Paul and the Miraculous: A Review of Graham Twelftree’s Historical Reconstruction

By: David Johnson
Tuesday, December 10th, 2013

twelftreeGraham H. Twelftree. Paul and the Miraculous: A Historical Reconstruction. Grand Rapids: Baker Academic, 2013. xxv+390 pp. ISBN 978-0-8010-2772-7

Paul has been widely studied as a theologian; however his views on the miraculous have been often neglected. Twelftree attempts to alleviate this situation by addressing to what extent Paul’s ministry and teaching included the miraculous. A guiding principle in deciphering the historical Paul is that Paul’s life and work are as important as his theological contributions. The book consists of 5 parts addressing the person of Paul, Paul’s inheritance, Paul’s testimony, Paul’s interpreters, and Paul’s relationship to the miraculous. Will Twelftree agree with the majority view that Paul excised Christianity of the miraculous or will he take up arms to defend the charismatic view that Paul was comfortable with the miraculous?

Part 1 introduces a survey of the person of Paul and outlines Twelftree’s three step process of inquiry that comprises the bulk of the text. The first step discovers  Paul’s views  on the miraculous. This step is presented in Part 2. The second step reviews Paul’s orthonymous writings to see how Paul described his ministry in terms of the miraculous. This literature review is found in Part 3. The final step looks at Paul through his interpreters (Acts of the Apostles, pseudepigraphical literature, and extracanonical literature), and Part 4 analyzes this step.

Part 2 delves into the different influences that forged Paul’s views on the miraculous as well as how others viewed Paul. The perspectives include the Jewish and Pharisaic views, the prophetic (both Hellenistic and classical), cultural perspectives on miracles in the context of missions or propaganda, and the early Christian view. Twelftree concludes that there is a historical connection between Judaism and miracles, though this is not necessarily a contemporary connection. He also establishes that prophets are associated with the miraculous, and Paul’s claim of being a prophet allows for the possibility of miracles. The idea of a miracle worker functioning as a proselytizer is also not uncommon in Hellenistic and Jewish contexts. The early Christian tradition of miracles is well attested and contrasts with the lack of the miraculous in other views that influenced Paul.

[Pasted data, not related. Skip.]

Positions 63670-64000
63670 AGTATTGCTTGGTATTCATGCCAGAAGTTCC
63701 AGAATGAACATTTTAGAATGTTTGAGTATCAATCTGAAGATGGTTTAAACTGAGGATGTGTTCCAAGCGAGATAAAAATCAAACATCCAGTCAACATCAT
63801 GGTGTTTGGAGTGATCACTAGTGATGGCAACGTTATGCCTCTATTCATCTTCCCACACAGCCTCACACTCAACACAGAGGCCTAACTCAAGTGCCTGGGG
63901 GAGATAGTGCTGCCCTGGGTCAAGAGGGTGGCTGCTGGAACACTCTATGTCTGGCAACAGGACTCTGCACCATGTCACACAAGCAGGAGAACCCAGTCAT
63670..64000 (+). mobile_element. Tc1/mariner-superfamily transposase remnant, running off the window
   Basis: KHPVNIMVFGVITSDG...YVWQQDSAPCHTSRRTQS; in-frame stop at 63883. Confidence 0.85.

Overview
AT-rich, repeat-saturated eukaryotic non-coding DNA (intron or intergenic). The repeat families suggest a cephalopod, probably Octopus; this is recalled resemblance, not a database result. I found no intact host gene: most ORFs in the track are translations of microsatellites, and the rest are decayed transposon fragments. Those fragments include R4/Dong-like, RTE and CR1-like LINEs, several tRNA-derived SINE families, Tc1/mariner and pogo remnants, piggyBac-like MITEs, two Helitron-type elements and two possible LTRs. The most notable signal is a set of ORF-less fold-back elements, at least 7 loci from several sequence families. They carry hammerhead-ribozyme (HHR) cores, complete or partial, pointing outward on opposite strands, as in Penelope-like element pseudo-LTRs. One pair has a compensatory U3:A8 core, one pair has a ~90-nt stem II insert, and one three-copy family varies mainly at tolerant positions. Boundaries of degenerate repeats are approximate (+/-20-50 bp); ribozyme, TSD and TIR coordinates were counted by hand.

The third section of Twelftree’s exploration deals with Paul’s own testimony and experiences. Twelftree avoids using any miraculous experience that does not include an adequate description of both the experience and its implications. A wide range of experiences are presented in Paul’s writings and Twelftree analyzes what contributions these experiences had on Paul’s theology. Twelftree concludes that Paul’s goal was not to perform miracles, but that as he ministered to others the Spirit moved in miraculous ways.

In the penultimate section, Twelftree turns to the interpreters of Paul. Acts of the Apostles, as the earliest canonical presentation of Paul, is considered to be one of the most reliable sources. There are a variety of miraculous events recorded in Acts that reinforce Twelftree’s conclusions in the preceding chapters, further advancing the portrait of the historical Paul as a man associated with the miraculous. Both canonical and non canonical texts are examined for information regarding how Paul was perceived by his contemporaries and those in the next century. This search for the “remembered Paul” follows the majority view on later pseudepigraphical writings in the New Testament. Twelftree’s conclusion of this study is that Paul is not remembered as a miracle worker, though miraculous events are recorded in his ministry.

The final section notes the profound influence that Paul has had on the New Testament and the Judeo-Christian world at large. The typical presentation of Paul as one to whom miracles were of little or no importance is also discussed, and Twelftree’s conclusions counter this presentation of Paul. He defends Paul’s association with the miraculous and claims that Paul was not attempting to remove miraculous elements from Christianity. Thus remedying the tendency to neglect the miraculous in Paul, additional research could discuss the implications of the miraculous in Pauline theology, for Pauline scholarship, and as it relates to the miraculous in today’s church.

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David Johnson
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